Home Print this page Email this page
Users Online: 428
Home About us Editorial board Search Ahead of print Current issue Archives Submit article Instructions Subscribe Contacts Login 
Year : 2013  |  Volume : 2  |  Issue : 1  |  Page : 23-29

Percutaneous K-wire fixation of distal radius fractures: Our results of leaving the wire outside

Department of Orthopaedics, Adichunchanagiri Institute of Medical Sciences, Bellur, Karnataka, India

Correspondence Address:
K T Madhukar
Department of Orthopaedics, Adichunchanagiri Institute of Medical Sciences, B. G. Nagar, Bellur, Mandya - 571 448, Karnataka
Login to access the Email id

Source of Support: None, Conflict of Interest: None

DOI: 10.4103/2278-344X.110571

Rights and Permissions

Background: Distal radius fracture is one of the common injuries seen in casualty often managed by closed reduction and percutaneous pinning. Aim: The purpose of this prospective study is to determine the incidence of infection following percutaneous wire fixation of distal radius fractures and it's bearing on the outcome in the management of distal radius fractures. Materials and Methods: We studied eighty-eight cases of closed distal end radius fractures managed with closed reduction and percutaneous Kirschner wires (K-wires) fixation with splinting for pintract infection. Results: Out of the 88 cases included in the study, 14 cases had pintract infections that were mild to moderate in nature. In 6 cases of early K-wire removal due to pintract infection, shortening of radius, malunion, reduced finger grip and poor functional outcome was noticed. Pintract infections resulted in extended hospital stay, early pin removal, decreased functional outcome, malunion of distal radius and requirement of second surgery to correct the deformity and to improve functional outcome. However, percutaneous K-wire fixation with keeping the wire outside has been advocated and routinely performed, though incidence of pintract infection and complications arising from early removal of K-wires cannot be ignored. Conclusion: Therefore, our study proposes to bury the pin ends under the skin to reduce complications and to achieve better functional outcomes.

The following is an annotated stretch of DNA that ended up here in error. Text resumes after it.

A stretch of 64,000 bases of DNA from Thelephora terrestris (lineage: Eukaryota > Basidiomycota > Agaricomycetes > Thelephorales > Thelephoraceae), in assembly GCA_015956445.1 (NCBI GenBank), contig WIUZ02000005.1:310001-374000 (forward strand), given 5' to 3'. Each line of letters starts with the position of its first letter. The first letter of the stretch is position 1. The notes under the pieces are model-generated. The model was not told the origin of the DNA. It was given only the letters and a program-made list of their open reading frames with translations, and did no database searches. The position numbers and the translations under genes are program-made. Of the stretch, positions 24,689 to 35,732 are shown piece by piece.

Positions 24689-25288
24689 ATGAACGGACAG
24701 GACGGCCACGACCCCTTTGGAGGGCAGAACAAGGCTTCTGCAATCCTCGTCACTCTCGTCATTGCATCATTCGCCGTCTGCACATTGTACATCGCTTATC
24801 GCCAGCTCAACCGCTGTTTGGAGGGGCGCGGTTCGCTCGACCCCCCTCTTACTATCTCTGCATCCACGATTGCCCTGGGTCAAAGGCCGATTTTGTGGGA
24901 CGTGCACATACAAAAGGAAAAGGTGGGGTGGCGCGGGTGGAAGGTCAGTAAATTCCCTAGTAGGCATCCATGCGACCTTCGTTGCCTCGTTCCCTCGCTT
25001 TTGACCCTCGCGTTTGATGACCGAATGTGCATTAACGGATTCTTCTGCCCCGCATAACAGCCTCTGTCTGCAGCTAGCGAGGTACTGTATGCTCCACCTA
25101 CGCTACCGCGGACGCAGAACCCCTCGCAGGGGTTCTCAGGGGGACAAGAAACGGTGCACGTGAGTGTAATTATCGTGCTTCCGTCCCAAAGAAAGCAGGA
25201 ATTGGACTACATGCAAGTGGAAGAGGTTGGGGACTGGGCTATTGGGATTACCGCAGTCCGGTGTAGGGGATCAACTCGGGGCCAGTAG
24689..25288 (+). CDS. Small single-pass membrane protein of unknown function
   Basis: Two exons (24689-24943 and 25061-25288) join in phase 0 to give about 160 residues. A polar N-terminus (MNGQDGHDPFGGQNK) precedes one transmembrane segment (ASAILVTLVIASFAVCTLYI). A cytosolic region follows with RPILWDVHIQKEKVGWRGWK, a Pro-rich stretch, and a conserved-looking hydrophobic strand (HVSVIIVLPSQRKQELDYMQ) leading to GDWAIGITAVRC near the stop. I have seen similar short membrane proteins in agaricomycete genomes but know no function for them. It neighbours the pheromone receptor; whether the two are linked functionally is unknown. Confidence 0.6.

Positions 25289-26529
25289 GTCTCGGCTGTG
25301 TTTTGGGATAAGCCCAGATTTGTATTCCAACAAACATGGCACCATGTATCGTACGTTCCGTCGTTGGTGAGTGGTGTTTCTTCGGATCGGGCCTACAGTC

Print this article     Email this article
 Next article
 Previous article
 Table of Contents

 Similar in PUBMED
   Search Pubmed for
   Search in Google Scholar for
 Related articles
 Citation Manager
 Access Statistics
 Reader Comments
 Email Alert *
 Add to My List *
 * Requires registration (Free)

 Article Access Statistics
    PDF Downloaded684    
    Comments [Add]    
    Cited by others 3    

Recommend this journal